While we’re on the subject of downtown Albany’s revival, now might be a good time to start thinking about four or five years down the road and how to accommodate thousands of visitors and their cars. The Albany Historic Carousel hopes to be operating by then, and based on experience so far, it could draw 8,000 to 10,000 people a month, which in the words of Gary Goby will “make a mess of parking.”
Goby, who retired this month after more than four decades as an Albany physician, appeared before the advisory board of the Central Albany Revitalization Area (CARA) this week. He’s been one of the leaders in the development of the carousel project downtown.
In 2007, CARA granted the carousel $300,000 to buy a building at the corner of First and Washington. It now houses the studio where volunteers have been working to carve 52 animals as well as several replacements and a couple of chariots in which carousel riders can sit.
Eventually the building will be torn down and replaced with a much larger structure to hold a donated and rebuilt 1909 Dentzel carousel plus a gift shop and other spaces. In 2011 CARA authorized up to $110,000 to pay for a design of the new building, intended as the western “anchor” of a redeveloped First Avenue.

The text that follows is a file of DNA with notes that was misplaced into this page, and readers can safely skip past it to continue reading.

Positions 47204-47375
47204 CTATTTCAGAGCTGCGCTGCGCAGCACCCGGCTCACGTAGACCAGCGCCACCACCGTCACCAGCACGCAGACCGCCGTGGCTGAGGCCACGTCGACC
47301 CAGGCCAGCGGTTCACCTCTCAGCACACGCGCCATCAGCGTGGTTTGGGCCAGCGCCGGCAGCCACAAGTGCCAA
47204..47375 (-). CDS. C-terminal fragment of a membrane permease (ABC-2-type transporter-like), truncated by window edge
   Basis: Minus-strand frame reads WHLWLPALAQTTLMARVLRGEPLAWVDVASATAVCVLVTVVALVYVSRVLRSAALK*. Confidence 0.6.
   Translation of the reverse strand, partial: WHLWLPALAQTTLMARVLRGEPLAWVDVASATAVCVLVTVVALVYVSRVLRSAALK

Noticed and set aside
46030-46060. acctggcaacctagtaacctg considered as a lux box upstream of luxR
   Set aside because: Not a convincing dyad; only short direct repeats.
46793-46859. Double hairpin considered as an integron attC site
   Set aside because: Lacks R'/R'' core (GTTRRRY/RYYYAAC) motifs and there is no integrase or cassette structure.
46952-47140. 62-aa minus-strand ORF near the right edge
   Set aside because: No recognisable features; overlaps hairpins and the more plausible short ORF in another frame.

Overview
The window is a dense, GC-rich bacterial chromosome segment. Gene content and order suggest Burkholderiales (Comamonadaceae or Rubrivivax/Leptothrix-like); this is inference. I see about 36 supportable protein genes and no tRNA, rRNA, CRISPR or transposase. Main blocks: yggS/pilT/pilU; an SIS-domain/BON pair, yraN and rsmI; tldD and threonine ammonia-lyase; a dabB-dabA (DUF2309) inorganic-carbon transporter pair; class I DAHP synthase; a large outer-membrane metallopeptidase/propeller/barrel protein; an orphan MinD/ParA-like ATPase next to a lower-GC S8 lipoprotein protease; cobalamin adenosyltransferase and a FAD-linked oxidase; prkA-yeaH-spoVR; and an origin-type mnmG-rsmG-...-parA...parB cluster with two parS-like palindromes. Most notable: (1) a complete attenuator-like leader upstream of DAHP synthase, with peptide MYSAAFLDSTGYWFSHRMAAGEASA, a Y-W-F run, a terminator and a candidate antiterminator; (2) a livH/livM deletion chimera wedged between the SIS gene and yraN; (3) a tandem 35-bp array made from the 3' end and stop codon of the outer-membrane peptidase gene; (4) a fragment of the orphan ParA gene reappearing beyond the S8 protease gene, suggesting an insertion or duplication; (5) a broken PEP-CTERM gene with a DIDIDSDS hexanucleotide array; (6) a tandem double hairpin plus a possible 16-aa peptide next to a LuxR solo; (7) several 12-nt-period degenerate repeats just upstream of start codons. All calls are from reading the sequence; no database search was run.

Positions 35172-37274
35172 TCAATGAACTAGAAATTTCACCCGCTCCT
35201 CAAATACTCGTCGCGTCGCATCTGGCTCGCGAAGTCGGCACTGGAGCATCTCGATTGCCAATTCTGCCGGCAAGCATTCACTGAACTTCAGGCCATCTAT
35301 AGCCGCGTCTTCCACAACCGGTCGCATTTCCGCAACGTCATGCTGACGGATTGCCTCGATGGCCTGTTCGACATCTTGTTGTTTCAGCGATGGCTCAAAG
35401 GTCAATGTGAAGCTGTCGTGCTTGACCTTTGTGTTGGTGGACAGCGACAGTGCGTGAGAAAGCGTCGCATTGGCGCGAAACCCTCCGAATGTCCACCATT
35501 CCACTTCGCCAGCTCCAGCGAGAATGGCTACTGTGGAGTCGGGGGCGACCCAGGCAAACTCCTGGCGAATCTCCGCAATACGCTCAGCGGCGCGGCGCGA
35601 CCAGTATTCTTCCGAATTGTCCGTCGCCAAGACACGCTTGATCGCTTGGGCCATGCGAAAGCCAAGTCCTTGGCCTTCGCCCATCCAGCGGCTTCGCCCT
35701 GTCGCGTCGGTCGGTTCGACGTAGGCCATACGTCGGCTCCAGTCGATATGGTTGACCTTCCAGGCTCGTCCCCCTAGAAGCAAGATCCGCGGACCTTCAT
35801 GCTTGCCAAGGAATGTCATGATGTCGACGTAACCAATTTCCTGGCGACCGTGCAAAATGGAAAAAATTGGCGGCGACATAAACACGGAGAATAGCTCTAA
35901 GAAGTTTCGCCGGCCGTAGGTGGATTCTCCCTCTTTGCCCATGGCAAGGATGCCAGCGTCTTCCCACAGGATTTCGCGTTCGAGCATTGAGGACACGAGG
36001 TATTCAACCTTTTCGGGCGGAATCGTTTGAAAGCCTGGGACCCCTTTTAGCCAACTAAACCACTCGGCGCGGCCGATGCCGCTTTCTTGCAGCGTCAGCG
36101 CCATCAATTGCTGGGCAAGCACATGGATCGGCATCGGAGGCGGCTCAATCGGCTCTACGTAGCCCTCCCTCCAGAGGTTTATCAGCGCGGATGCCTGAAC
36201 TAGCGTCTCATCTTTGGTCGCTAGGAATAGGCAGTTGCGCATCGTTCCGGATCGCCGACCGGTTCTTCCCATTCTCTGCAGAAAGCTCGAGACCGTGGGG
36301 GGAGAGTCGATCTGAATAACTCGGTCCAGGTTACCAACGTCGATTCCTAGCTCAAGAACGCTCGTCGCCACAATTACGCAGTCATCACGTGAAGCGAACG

The carousel organization has been working to raise up to $5 million for the building and equipment. Goby says it’s tough going because many other organizations are fundraising too, but he’s confident the money’s there and can be raised. The building fund stands at about $1.4 million, including a challenge gift of up to $1 million, and the organization says on its website the carousel is about four years away from being operational.
In 2013, even without the carousel itself, the studio and gift shop averaged about 1,900 visitors a month, Goby told the CARA board. And many times that number are expected when the carousel starts going around in the new building. One idea is to arrange for tour buses to park on the outskirts and shuttle people downtown to walk around, tour the carousel and Albany Regional Museum, and visit downtown restaurants and shops.
Goby was not asking CARA for money. But the assumption is that sooner or later a request will be made. This next budget year, 2015, CARA expects to have $3 million on hand for projects including public-private development partnerships. It also expects to have a borrowing capacity of $9.5-$13 million.
The board decided earlier that borrowing would be used to fund public infrastructure projects. None has yet been chosen, but Main Street and Water Avenue improvements have been mentioned. CARA plans an a public open house to gather comments on potential projects, but a date has not yet been announced. (hh)